While younger Latinos are commanding widespread attention in the U.S. marketplace, a new Nielsen report highlights how older Latinos’ purchasing and consumption preferences can offer a unique opportunity for advertisers and marketers to extend their reach to a fast-growing consumer group in an increasingly multicultural U.S. society.
Today’s Hispanic 50+ consumer is not aging out, but aging up, as detailed in The New American Vanguard: Latinos 50+ Are Healthy, Wealthy and Wise. Hispanics are living longer, healthier, more active lives and are redefining the “golden years” of retirement. Currently, Hispanics 50+ represent roughly 10% of the U.S. population, or roughly 11.1 million. And the numbers are increasing. The U.S. Census projects that the group’s size will grow in five-year increments, reaching 24% (42.1 million) of the population by 2060.
In addition to size, increased household incomes for Hispanics 50+ are notable. From 2000-2013, the percentage of households headed by Hispanics ages 50-69 that earned $75,000 or more increased at an annual growth rate of 10.2%, compared with 7.6 % among younger Hispanic head-of-household adults. In fact, all income bands above $50,000 increase in this 13-year period, while the percentage of households with incomes under $50,000 decreased.
Older Latinos’ shopping and purchasing decisions are anchored in rich cultural traditions with family as the central focal point. Latinos 50+ are at the epicenter of the evolving social and cultural reality of several generations living under one roof. In 2013, 40% of the Hispanic 55-64 population lived in multigenerational households, compared with 23% of the total U.S. 55-64 population. For Hispanics 65+, the rate is even higher: 42% of the population lived in multigenerational households, compared with 21% of the total U.S. 65+ population.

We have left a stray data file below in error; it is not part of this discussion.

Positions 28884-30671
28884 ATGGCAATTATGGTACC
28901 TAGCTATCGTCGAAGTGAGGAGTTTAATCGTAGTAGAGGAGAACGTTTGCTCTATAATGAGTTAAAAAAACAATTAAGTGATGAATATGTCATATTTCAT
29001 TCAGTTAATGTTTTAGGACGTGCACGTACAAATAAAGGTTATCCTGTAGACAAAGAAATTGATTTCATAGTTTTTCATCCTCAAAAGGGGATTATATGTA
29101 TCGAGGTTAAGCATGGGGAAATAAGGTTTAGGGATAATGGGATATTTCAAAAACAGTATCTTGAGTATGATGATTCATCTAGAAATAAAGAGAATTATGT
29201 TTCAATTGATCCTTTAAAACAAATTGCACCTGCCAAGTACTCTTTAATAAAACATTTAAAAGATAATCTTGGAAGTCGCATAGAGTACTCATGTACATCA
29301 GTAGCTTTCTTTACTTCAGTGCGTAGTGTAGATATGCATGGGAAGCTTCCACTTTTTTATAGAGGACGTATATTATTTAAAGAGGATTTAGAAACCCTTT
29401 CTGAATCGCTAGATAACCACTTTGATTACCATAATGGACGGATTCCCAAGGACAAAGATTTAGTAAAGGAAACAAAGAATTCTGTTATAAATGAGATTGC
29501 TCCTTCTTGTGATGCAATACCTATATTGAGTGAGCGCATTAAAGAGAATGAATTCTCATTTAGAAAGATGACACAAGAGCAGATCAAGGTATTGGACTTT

These multigenerational households include at least two adult generations or a grandparent or at least one other generation. There is significant mutual benefit when families share in child care, cooking, transportation and shipping. Greater disposable income, more shared meals and family experiences lead to long-lasting brand impressions that span multiple generations.
The multigenerational living model helps older Latinos share their values with younger family members—providing a bond and a bridge to assist in sustaining their culture. A key factor is dialogue and language choices. Forty percent of Hispanics 65+ are bilingual—the highest level of any age group except 18-to-29-year-olds (42%) who have a strong tendency to speak English and Spanish with other family members in the household. The strong preference for speaking two languages is indicative of Hispanics’ view of themselves as equally American and Hispanic.
Meanwhile, more than half (56%) of Hispanics 50+ are foreign born. Both foreign-born and U.S.-born Hispanics exhibit a strong sense of maintaining cultural traditions:
For additional insights, download the The New American Vanguard: Latinos 50+ Are Healthy, Wealthy and Wise report.